The best mortgages for subprime borrowers
It's hard to buy a house if you have bad credit.
One mortgage broker we spoke with says only about one in five applications from subprime borrowers -- those with credit scores of 620 or less -- were approved last month.
We all know why.
For several years lenders pushed millions of subprime borrowers into dangerous, adjustable-rate mortgages they couldn't hope to repay just because unwitting investment funds were willing to buy those loans.
When the rates went up, payments soared and about 20% of those loans are now in default. Angry investors cut off the money, forcing more than 100 lenders out of business and causing dozens of others to stop making subprime loans.
But if you know where to look you can find safe loans, at reasonable rates, and with little or no down payment. That's right, 100% financing is available -- just not easily available.
The worst kinds of mortgages -- option ARMs or "1% loans" as they're sometimes called, interest-only and 2/28 and 3/27 ARMs -- have virtually disappeared.
That's a good thing since they're wrecking the financial lives of so many borrowers. If someone still tries to sell you one, get up and walk out.
What you need is a federally-backed loan program.
Freddie Mac and Fannie Mae are two large, government-chartered companies that buy loans from banks and mortgage companies. Their programs provide lenders with the money they loan to you if you meet all of Freddie Mac and Fannie Mae's qualifications.
With an FHA mortgage the Federal Housing Authority guarantees your mortgage will be repaid, even if you default. That allows banks and mortgage companies to make loans they might otherwise turn down, and charge lower rates than they would without that guarantee.
If your credit score is 600 or above...
...Consider Fannie Mae's "My Community Mortgage" and Freddie Mac's "Home Possible," which are specifically designed to help first-time buyers.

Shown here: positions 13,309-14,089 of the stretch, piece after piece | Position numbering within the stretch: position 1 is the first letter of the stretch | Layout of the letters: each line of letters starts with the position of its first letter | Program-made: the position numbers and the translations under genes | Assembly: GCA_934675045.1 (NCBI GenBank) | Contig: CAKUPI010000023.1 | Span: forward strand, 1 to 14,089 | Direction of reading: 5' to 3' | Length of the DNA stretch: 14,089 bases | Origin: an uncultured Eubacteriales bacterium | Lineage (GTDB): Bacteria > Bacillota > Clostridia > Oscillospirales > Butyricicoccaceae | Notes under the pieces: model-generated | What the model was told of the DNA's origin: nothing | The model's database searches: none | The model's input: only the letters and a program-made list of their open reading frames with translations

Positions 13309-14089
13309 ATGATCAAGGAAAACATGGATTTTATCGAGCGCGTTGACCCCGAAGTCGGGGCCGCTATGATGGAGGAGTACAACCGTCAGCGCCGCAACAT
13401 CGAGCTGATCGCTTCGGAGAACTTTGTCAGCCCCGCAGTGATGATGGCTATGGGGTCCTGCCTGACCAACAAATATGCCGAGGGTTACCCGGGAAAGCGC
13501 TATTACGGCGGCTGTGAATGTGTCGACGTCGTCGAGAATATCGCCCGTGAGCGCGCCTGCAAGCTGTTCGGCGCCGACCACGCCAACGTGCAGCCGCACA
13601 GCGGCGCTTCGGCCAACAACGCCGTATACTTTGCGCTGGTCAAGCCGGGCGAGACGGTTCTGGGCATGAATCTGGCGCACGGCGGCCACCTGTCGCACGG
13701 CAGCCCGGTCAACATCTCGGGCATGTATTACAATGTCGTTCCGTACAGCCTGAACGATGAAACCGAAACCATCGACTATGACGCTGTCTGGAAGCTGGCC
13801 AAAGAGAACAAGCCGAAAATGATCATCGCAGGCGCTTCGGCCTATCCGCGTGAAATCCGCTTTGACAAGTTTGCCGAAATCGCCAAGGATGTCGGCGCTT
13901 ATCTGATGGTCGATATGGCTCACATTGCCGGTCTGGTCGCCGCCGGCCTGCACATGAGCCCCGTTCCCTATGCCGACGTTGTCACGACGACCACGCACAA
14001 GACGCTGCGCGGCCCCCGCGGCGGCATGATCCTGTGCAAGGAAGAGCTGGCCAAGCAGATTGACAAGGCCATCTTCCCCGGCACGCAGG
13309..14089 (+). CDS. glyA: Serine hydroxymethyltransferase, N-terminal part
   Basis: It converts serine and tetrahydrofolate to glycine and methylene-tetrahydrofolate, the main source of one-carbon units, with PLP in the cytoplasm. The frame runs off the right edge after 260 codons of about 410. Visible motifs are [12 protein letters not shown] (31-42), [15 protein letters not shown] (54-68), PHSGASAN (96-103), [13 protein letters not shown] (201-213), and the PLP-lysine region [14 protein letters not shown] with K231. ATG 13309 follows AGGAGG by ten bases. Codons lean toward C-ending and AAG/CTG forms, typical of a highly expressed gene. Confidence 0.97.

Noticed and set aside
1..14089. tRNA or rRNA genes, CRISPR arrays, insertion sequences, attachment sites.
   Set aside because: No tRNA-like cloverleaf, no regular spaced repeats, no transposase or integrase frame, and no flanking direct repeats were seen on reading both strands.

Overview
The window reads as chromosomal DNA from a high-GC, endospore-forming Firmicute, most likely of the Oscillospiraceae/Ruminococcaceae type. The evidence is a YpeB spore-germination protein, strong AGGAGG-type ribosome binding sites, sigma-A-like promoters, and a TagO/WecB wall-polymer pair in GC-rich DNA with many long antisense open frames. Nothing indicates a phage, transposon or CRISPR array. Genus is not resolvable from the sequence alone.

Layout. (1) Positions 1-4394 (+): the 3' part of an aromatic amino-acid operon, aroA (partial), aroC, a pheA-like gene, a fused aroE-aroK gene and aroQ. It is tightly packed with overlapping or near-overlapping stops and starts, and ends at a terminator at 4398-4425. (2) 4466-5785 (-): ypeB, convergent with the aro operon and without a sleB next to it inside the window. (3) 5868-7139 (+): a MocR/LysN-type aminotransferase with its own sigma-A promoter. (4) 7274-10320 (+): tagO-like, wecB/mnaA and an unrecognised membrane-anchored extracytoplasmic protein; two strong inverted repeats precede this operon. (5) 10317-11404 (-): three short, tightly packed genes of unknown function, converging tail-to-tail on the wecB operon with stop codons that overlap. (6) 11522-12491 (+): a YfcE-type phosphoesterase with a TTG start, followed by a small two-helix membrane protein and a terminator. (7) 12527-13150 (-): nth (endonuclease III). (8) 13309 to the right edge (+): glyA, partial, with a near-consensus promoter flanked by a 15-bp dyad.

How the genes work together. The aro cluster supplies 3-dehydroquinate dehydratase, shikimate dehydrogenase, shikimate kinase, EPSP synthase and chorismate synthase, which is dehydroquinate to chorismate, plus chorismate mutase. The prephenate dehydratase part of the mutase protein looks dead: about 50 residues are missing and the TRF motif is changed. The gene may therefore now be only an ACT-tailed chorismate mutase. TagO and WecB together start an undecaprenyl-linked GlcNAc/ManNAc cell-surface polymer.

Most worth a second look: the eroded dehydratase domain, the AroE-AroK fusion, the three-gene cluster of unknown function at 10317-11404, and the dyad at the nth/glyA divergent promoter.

The offer up to 100% financing and interest rates that are only slightly higher than borrowers with good credit are paying.
You can choose a 30- or 40-year fixed-rate loan or a long-term ARM, which means the initial rate will be fixed for five to 10 years before it begins to reset, not the one month to three years in the bad old subprime loans.
The My Community Mortgage and Home Possible programs are limited to low- and middle-income borrowers, so there may be a maximum-income requirement in some areas.
Both companies also offer programs specifically for borrowers with past credit problems and with no income caps.
Fannie Mae's "Expanded Approval Mortgage" offers 30- and 40-year fixed-rate and long-term ARMs with up to 100% financing.
Freddie Mac's "Affordable Merit Rate" mortgage is a fixed-rate loan that requires a 5% down payment and a good payment history on any previous mortgages. But if you make 24 consecutive on-time payments, Freddie Mac will cut your interest rate by 1 percentage point.
Click here to locate nearby lenders that work with Fannie Mae. You'll have to ask lenders if they participate in the various Freddie Mac programs.
If your credit score is in the upper 500's...
...an FHA guaranteed loan is a better bet. You'll need a 3% down payment, but that money can come from state and local programs or private down payment assistance programs.
Another option is to ask friends and Realtors for a mortgage broker who is still working with subprime borrowers and has an underwriter on site. They work for a lender and are responsible for the up-or-down decision on your application. If you can speak directly with them, they may be more flexible. And if an in-house underwriter won't approve your application, the broker can still seek out other lenders.
You have a much better chance of qualifying for any loan...
...If you have one or more of these things going for you:
- A steady job you've held for least two years and that can be documented with W2s and tax returns.
- A low debt-to-income ratio. Your total monthly obligations (credit cards, loan payments, alimony -- anything you pay on a monthly basis), including the potential mortgage payment, representing 36% of your income or less.
- Good "trade lines." That's lender speak for paying your credit accounts on time for at least two years.
- Money in the bank. "It used to be you could get away with just having one or two monthâs mortgage payments in the bank. Now, lenders want to see 6 to 10 months worth of payments there," says mortgage broker Tom Scurlock of Silver Spring, Md.
- A big down payment. Paying 15% to 20% of the purchase price will get you a long way in today's market.
If your credit scored is below 550...
...The general consensus is that you're out of luck.
Federal programs usually won't accept borrowers with scores this low. And even if you find a lender still willing to work with you, the interest rates and fees will be outrageous.
"In this case, your first step should be to call a lender and ... take the steps they suggest to improve your credit score," says Duffy Gilligan of First Medallion Mortgage in Chapel Hill, N.C.
Sometimes just paying your bills on time for six to 12 months can help and give you time to save for a larger down payment. The lender may also be able to recommend which debts to pay first, inaccuracies to dispute, accounts to close, and other actions that will help you reach a more acceptable level in a short amount of time.
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